A memory: I’m ten years old. It’s CF clinic day—the day when, four times a year, I spend about three hours at the University of North Carolina pediatric cystic fibrosis center, having back-to-back appointments with the multidisciplinary CF care team. I’ve been sent to the phlebotomy lab for bloodwork, something that happens at least once a year and always fills me with dread.
I’ve had severe needle-phobia for as long as I can remember. For years when I was younger, I’d gone to sleep with the blankets pulled all the way up to my chin and over my ears, terrified that while I was sleeping somebody would come in and give me a shot—likely a paranoia triggered by unremembered trauma from my first two years of life, spent hospitalized over and over again.
Today, the thought of the blood draw is too much for me. By the time the phlebotomist sticks me the first time, I’m already crying hard, unable to stop. The adults around me are sympathetic, but increasingly frustrated as I cry harder and harder. Finally, somebody says in exasperation, “Look, Cindy Lynn! There’s a two-year-old getting blood drawn in the next booth, and they’re crying less than you are!”
I don’t remember how many sticks it took for the phlebotomist to draw blood that day. I don’t remember what the labs were for. I don’t remember anything except the feeling of overwhelming fear.
When you grow up with a serious illness, you learn early what the societal narratives are around sickness. You learn what responses to health challenges are considered valuable: courage, patience, optimism. You are surrounded by adults giving you positive feedback when you smile, and assuring you that it’s not that big a deal! when difficult circumstances make you crumble.
Illness, like most things in life, is a relative experience. For much of my childhood, I was lucky enough to have a relatively uncomplicated case of cystic fibrosis. I never needed a feeding tube; I went almost a decade without a hospital admission; my lung function was high. But still, many of the routine experiences of growing up with CF—blood draws, hours of breathing treatments every day, debilitating stomach pain, recurrent pneumonia—felt, at times, crushing. Compared to my healthy friends’ lives, so much about my life felt unusual and challenging. There were so many things to remember, so many extra tasks to complete each day, so much trauma around things like needles, such a loss of personal control over my own body.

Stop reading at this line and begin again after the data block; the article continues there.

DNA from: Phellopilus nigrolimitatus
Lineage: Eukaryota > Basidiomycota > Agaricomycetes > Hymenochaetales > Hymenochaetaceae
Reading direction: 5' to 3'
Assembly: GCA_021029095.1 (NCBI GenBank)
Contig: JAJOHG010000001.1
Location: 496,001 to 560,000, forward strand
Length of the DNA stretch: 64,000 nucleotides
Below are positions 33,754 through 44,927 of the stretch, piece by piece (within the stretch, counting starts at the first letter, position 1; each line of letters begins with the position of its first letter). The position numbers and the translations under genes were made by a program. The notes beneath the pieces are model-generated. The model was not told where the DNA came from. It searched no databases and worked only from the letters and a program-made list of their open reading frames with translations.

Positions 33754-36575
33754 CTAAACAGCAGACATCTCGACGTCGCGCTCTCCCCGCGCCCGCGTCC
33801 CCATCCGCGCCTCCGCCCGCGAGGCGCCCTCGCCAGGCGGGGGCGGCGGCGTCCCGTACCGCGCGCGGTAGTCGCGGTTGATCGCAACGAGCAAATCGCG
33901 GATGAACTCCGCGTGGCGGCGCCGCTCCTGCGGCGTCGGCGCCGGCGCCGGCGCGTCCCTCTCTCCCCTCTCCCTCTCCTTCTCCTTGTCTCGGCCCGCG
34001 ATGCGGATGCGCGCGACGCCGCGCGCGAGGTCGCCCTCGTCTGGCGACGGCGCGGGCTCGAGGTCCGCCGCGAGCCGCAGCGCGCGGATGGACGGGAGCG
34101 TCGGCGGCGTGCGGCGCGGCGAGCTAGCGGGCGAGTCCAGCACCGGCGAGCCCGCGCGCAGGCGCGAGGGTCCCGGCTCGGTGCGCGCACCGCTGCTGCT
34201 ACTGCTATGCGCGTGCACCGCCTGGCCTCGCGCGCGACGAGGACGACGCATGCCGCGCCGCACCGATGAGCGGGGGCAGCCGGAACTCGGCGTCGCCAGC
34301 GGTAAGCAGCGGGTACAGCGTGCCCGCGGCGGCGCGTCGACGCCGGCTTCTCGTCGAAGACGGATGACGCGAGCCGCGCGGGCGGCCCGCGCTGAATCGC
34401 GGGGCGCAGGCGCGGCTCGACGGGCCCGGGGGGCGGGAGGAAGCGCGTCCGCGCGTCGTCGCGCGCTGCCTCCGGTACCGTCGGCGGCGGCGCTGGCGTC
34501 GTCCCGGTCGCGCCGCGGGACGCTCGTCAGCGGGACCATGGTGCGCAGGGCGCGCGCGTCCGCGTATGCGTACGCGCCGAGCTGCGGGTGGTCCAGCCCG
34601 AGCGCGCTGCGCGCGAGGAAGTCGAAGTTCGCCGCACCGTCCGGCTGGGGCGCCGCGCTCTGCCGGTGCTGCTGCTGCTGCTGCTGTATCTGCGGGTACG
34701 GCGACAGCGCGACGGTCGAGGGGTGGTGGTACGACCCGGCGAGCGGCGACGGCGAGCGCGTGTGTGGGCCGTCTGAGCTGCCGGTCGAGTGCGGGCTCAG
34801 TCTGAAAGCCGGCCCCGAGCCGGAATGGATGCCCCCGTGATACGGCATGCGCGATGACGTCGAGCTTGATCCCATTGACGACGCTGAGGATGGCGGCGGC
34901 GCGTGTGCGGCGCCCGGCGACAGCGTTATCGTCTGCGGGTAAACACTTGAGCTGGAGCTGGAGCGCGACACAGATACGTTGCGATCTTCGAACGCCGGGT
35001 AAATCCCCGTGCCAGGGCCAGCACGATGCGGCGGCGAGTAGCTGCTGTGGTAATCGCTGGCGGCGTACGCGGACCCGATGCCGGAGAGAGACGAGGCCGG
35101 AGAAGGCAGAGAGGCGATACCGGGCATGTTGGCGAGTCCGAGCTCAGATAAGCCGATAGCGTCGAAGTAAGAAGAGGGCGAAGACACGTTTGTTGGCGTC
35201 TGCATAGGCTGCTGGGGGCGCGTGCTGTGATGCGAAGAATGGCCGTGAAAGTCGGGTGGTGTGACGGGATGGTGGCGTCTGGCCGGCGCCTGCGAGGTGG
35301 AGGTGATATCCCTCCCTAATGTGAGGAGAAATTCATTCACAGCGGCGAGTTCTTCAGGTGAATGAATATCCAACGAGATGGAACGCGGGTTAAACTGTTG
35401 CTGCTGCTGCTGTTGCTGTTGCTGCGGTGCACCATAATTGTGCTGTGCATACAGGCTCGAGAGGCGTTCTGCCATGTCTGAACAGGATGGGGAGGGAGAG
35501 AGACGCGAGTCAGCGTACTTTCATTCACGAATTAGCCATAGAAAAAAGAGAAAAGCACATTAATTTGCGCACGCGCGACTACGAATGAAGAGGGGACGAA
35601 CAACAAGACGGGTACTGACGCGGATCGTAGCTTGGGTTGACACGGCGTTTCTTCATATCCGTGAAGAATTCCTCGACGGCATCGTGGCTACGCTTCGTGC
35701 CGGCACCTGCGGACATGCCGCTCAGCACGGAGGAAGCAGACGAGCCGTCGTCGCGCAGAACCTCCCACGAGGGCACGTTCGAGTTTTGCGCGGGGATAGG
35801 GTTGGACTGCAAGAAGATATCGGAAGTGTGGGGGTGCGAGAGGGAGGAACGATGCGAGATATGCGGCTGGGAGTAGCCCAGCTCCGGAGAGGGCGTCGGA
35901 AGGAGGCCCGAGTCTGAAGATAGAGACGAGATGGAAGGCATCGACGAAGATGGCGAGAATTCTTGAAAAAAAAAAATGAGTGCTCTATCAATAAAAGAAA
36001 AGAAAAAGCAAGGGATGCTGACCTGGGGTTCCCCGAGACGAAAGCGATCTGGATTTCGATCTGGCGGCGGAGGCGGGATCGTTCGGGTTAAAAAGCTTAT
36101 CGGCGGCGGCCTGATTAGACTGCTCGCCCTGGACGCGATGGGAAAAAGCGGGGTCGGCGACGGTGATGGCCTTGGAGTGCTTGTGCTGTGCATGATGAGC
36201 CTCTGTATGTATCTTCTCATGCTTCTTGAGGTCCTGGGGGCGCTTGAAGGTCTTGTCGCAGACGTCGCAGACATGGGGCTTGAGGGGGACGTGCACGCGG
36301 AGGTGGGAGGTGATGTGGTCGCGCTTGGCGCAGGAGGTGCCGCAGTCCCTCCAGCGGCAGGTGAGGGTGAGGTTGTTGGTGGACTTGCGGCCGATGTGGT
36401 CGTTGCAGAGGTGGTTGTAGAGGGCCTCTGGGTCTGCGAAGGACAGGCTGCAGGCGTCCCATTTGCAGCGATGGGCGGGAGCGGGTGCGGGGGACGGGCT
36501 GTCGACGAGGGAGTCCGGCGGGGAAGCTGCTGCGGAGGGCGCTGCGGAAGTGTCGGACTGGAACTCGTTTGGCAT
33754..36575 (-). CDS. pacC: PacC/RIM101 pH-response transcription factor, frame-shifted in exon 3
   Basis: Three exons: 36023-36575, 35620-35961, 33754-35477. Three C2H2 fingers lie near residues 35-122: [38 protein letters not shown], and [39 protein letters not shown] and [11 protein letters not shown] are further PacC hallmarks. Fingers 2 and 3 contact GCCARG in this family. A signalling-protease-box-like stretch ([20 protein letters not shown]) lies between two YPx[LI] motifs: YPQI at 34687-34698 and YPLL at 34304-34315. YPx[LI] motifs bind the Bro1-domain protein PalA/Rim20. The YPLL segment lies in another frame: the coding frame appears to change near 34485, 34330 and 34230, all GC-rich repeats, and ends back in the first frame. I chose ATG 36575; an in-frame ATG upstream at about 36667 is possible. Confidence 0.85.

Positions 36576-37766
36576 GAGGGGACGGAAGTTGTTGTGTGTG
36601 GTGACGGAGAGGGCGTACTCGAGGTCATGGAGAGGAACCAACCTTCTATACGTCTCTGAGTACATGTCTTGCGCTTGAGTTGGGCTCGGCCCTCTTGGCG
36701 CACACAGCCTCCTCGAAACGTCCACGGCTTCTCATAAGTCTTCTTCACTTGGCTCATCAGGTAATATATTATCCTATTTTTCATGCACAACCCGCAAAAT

When my friends got invited to a sleepover, they just had to pack clothes and a toothbrush. When I got invited to a sleepover, I had to bring a whole bag of medications and machines.
For my whole life, I’ve struggled with the dichotomy of processing my own difficult CF experiences while also knowing that, compared with many, my life has been simple. I have friends who have had double-lung transplants (some more than once!), friends who’ve developed CF-related diabetes, friends who’ve experienced kidney failure, friends who have lived with such low lung function they can’t get out of bed. I have friends who have died in their teens, twenties, thirties.
And yet, while knowing the diversity of CF experience makes me deeply grateful for my life, it doesn’t take away the sting of a night spent doing breathing treatments every four hours because I’m coughing too hard to sleep, or an evening when I can’t eat because I’m doubled over with abdominal pain. It doesn’t take the loneliness out of weeks in the hospital, or erase the trauma response of unpleasant medical procedures.
In writing my newest novel, No Matter the Distance—the first own-voices novel about cystic fibrosis—I found myself exploring all these ideas. Penny, the heroine of the story, is not me, but a lot like me: a kid with CF who’s been relatively lucky, and who wrestles with balancing the knowledge of her own luck with the grief, anger, and anxiety brought about by difficult medical experiences.
Writing the book felt, in many ways, like thirty years of therapy rolled into one year. I was surprised to realize how deep went my own drive to downplay my experiences. It was hard to let Penny truly struggle, truly get angry, without jumping in to explain—to my editor, to my agent, and even to myself—that the things Penny was going through were not really that big of a deal anyway.
Growing up with a serious illness means, by default, growing up with periods of anxiety and depression. Kids with serious illness face tough situations and tough emotions, and don’t always get the mental health support they need, when the need to take care of physical health looms so large.
I hope that No Matter the Distance can speak to their hearts like the friend I needed that day when I was ten years old, saying:
It’s okay to struggle.
It’s okay to be angry.
It’s okay to be afraid.
Cindy Baldwin is the author of the critically acclaimed novels Where the Watermelons Grow, Beginners Welcome, The Stars of Whistling Ridge, and No Matter the Distance (a Junior Library Guild selection). She lives just outside Portland, Oregon, with her husband and daughter.